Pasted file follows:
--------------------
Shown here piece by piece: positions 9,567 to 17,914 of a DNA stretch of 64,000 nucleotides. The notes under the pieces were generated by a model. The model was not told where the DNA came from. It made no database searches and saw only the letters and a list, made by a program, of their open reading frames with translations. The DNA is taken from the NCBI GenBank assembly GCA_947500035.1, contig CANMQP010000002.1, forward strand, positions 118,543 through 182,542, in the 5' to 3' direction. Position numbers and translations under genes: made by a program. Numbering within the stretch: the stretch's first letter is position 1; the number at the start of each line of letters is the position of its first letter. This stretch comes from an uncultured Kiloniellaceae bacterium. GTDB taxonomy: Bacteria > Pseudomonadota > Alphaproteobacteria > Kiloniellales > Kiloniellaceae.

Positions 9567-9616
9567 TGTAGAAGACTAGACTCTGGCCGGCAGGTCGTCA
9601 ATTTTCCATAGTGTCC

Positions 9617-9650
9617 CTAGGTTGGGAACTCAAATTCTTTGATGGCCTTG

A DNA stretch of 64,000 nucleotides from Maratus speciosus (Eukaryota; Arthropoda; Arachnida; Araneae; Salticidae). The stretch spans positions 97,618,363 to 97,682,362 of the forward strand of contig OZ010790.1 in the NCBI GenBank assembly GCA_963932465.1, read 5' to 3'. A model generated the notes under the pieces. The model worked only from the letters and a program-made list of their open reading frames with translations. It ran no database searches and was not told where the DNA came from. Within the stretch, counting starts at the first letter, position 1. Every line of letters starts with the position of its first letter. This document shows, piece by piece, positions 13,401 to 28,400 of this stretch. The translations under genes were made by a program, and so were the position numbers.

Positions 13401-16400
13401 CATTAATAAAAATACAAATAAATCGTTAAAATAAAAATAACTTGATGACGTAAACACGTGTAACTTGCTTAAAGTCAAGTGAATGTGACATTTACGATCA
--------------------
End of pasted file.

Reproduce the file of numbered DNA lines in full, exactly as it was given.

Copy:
Shown here piece by piece: positions 9,567 to 17,914 of a DNA stretch of 64,000 nucleotides. The notes under the pieces were generated by a model. The model was not told where the DNA came from. It made no database searches and saw only the letters and a list, made by a program, of their open reading frames with translations. The DNA is taken from the NCBI GenBank assembly GCA_947500035.1, contig CANMQP010000002.1, forward strand, positions 118,543 through 182,542, in the 5' to 3' direction. Position numbers and translations under genes: made by a program. Numbering within the stretch: the stretch's first letter is position 1; the number at the start of each line of letters is the position of its first letter. This stretch comes from an uncultured Kiloniellaceae bacterium. GTDB taxonomy: Bacteria > Pseudomonadota > Alphaproteobacteria > Kiloniellales > Kiloniellaceae.

Positions 9567-9616
9567 TGTAGAAGACTAGACTCTGGCCGGCAGGTCGTCA
9601 ATTTTCCATAGTGTCC

Positions 9617-9650
9617 CTAGGTTGGGAACTCAAATTCTTTGATGGCCTTG

A DNA stretch of 64,000 nucleotides from Maratus speciosus (Eukaryota; Arthropoda; Arachnida; Araneae; Salticidae). The stretch spans positions 97,618,363 to 97,682,362 of the forward strand of contig OZ010790.1 in the NCBI GenBank assembly GCA_963932465.1, read 5' to 3'. A model generated the notes under the pieces. The model worked only from the letters and a program-made list of their open reading frames with translations. It ran no database searches and was not told where the DNA came from. Within the stretch, counting starts at the first letter, position 1. Every line of letters starts with the position of its first letter. This document shows, piece by piece, positions 13,401 to 28,400 of this stretch. The translations under genes were made by a program, and so were the position numbers.

Positions 13401-16400
13401 CATTAATAAAAATACAAATAAATCGTTAAAATAAAAATAACTTGATGACGTAAACACGTGTAACTTGCTTAAAGTCAAGTGAATGTGACATTTACGATCA